"Biology. Very little has been reported on the biology of Trabaea species. Trabaea paradoxa has been recorded from marshy ground and from dry, sandy areas in pine woods (Tongiorgi, 1968) and occurs along the Mediterranean littoral from Spain to Yugoslavia. I have observed the South African species 1. nigriceps runningactively in open grassland on a dry-hillside at Grahamstown. The raised carapace and black palps give this species a strong superficial resemblance to some of the southern African species of Pardosa such as P. crassipalpis Purcell. By ontrast T. ornutipalpis and T. rubriceps I have only found in shady places in tussocky plants and under stones. Trabaea heteroculata from East Africa and T. ornutipalpis appear at present to be restricted to montane areas where they have been found between 2000 and 3000m."  Russell-Smith, 1982


"Af3’inities. Trabaea is very closely related to Chaleposa from which it may be distinguished by the raised and square-fronted carapace and markedly enlarged eyes of the seond row. Both the male palp and the female epigyne are extremely similar in the two genera and provide no clear-cut distinguishing features. The only other related genus in Africa known to me is Pterartoria Purcell. This genus also has a much enlarged ‘terminal apophysis’ which is, however, more complex in form and lies in close association with the tegular apophysis. It is probable that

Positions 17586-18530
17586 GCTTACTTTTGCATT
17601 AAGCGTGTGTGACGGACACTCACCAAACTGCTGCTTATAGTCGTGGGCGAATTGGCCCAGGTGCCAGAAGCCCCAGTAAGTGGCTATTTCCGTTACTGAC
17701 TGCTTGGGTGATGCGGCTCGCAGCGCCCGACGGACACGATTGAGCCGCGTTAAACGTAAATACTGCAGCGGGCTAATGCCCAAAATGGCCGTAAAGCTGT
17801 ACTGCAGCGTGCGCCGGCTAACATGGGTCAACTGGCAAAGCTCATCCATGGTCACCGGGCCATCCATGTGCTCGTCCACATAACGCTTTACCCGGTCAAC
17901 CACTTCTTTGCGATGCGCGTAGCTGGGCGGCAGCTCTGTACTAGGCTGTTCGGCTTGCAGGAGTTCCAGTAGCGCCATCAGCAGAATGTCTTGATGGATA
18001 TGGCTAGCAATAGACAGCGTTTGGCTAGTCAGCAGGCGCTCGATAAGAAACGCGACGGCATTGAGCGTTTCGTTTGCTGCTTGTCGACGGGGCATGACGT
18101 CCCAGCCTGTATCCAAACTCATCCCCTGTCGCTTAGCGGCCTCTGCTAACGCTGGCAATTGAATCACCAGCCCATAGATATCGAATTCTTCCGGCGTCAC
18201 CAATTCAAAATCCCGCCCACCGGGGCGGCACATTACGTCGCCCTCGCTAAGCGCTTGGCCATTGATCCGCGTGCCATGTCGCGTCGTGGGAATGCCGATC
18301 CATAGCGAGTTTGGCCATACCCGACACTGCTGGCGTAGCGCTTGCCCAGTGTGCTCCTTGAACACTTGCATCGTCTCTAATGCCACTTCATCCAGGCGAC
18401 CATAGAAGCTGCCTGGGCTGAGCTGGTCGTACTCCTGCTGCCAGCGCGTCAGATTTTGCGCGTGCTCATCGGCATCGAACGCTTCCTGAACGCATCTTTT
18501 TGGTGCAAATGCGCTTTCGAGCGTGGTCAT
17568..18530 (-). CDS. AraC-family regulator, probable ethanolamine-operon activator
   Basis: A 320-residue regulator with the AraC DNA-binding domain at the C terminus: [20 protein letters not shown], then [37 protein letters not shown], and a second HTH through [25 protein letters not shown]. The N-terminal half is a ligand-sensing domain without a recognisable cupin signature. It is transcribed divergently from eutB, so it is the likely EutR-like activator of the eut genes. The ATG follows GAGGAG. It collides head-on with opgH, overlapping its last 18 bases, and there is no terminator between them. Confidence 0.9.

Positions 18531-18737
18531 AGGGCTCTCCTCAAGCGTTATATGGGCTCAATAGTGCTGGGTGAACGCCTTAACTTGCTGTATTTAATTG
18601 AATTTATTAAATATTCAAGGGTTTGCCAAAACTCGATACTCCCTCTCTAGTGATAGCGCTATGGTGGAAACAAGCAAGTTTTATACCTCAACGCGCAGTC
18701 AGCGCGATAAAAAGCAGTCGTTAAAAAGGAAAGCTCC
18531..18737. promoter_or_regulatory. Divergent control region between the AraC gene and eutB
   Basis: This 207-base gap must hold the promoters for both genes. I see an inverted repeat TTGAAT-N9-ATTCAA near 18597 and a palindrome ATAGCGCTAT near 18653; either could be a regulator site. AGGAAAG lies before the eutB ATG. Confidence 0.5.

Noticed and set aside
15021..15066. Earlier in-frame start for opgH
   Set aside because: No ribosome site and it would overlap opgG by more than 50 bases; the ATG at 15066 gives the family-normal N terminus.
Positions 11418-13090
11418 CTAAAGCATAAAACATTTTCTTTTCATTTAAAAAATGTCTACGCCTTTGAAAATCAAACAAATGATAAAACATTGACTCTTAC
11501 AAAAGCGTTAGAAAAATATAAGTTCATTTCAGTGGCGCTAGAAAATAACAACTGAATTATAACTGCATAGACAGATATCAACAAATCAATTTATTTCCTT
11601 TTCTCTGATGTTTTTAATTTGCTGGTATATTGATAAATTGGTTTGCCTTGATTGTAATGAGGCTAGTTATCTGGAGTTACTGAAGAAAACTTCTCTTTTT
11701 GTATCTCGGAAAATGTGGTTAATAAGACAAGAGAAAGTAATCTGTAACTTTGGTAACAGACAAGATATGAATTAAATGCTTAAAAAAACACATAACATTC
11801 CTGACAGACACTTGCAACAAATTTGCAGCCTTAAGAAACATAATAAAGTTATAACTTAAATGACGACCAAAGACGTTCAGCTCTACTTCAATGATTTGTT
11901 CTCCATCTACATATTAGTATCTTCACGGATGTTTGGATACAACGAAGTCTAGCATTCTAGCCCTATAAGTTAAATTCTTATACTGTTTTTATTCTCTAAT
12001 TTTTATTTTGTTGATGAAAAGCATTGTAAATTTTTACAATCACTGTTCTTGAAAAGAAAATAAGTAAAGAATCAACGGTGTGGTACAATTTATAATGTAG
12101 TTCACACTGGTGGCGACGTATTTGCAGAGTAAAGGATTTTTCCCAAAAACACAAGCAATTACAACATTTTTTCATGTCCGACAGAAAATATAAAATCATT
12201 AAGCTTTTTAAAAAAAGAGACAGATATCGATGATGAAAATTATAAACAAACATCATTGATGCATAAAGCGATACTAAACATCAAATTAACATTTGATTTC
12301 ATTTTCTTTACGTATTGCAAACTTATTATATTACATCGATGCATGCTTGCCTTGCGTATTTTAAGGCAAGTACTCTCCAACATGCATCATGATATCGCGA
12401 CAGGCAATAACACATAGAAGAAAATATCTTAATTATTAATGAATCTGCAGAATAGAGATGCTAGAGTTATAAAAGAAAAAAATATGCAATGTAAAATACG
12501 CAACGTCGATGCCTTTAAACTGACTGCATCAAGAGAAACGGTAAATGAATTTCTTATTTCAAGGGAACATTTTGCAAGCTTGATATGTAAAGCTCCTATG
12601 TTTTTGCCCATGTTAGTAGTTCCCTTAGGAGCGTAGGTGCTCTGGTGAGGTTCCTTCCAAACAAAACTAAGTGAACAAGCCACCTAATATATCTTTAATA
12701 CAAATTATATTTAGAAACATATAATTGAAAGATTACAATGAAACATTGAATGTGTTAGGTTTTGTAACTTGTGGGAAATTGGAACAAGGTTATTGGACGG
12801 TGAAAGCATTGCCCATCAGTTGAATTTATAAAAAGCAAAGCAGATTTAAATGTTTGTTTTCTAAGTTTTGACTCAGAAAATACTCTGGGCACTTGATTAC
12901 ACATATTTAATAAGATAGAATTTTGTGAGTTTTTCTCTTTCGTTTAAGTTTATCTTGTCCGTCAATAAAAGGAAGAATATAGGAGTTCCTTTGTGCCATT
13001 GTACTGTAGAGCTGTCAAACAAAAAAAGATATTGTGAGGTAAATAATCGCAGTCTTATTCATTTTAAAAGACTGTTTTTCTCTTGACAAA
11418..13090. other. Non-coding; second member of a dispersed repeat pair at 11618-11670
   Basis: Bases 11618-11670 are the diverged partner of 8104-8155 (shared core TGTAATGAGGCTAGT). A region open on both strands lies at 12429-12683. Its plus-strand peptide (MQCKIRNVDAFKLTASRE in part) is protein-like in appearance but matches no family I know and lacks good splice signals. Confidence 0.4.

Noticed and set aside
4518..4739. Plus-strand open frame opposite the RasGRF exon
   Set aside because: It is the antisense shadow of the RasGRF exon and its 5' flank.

these three genera, with a centre of distribution in southern Africa, form an isolated group not closely related to other lycosid genera." Russell-Smith, 1982